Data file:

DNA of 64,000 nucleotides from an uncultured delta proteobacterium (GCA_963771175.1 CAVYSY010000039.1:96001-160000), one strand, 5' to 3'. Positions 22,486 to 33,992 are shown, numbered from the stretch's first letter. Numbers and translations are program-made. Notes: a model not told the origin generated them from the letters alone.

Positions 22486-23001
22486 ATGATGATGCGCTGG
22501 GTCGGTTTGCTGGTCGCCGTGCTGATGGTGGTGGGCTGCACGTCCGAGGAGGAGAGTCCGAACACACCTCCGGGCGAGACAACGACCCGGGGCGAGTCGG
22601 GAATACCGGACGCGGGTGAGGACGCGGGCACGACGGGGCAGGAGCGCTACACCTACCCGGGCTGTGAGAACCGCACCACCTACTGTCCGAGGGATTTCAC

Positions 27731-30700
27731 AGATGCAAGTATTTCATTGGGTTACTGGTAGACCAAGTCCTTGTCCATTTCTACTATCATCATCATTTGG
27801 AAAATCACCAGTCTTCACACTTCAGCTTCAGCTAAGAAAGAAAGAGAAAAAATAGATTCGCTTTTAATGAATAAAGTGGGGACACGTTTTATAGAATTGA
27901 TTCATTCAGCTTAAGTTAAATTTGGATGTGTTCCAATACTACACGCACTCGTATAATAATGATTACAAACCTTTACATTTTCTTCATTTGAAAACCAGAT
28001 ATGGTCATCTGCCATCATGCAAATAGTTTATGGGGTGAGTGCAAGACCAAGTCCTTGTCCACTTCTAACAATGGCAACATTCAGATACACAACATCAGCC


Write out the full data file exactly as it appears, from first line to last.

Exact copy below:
DNA of 64,000 nucleotides from an uncultured delta proteobacterium (GCA_963771175.1 CAVYSY010000039.1:96001-160000), one strand, 5' to 3'. Positions 22,486 to 33,992 are shown, numbered from the stretch's first letter. Numbers and translations are program-made. Notes: a model not told the origin generated them from the letters alone.

Positions 22486-23001
22486 ATGATGATGCGCTGG
22501 GTCGGTTTGCTGGTCGCCGTGCTGATGGTGGTGGGCTGCACGTCCGAGGAGGAGAGTCCGAACACACCTCCGGGCGAGACAACGACCCGGGGCGAGTCGG
22601 GAATACCGGACGCGGGTGAGGACGCGGGCACGACGGGGCAGGAGCGCTACACCTACCCGGGCTGTGAGAACCGCACCACCTACTGTCCGAGGGATTTCAC

Positions 27731-30700
27731 AGATGCAAGTATTTCATTGGGTTACTGGTAGACCAAGTCCTTGTCCATTTCTACTATCATCATCATTTGG
27801 AAAATCACCAGTCTTCACACTTCAGCTTCAGCTAAGAAAGAAAGAGAAAAAATAGATTCGCTTTTAATGAATAAAGTGGGGACACGTTTTATAGAATTGA
27901 TTCATTCAGCTTAAGTTAAATTTGGATGTGTTCCAATACTACACGCACTCGTATAATAATGATTACAAACCTTTACATTTTCTTCATTTGAAAACCAGAT
28001 ATGGTCATCTGCCATCATGCAAATAGTTTATGGGGTGAGTGCAAGACCAAGTCCTTGTCCACTTCTAACAATGGCAACATTCAGATACACAACATCAGCC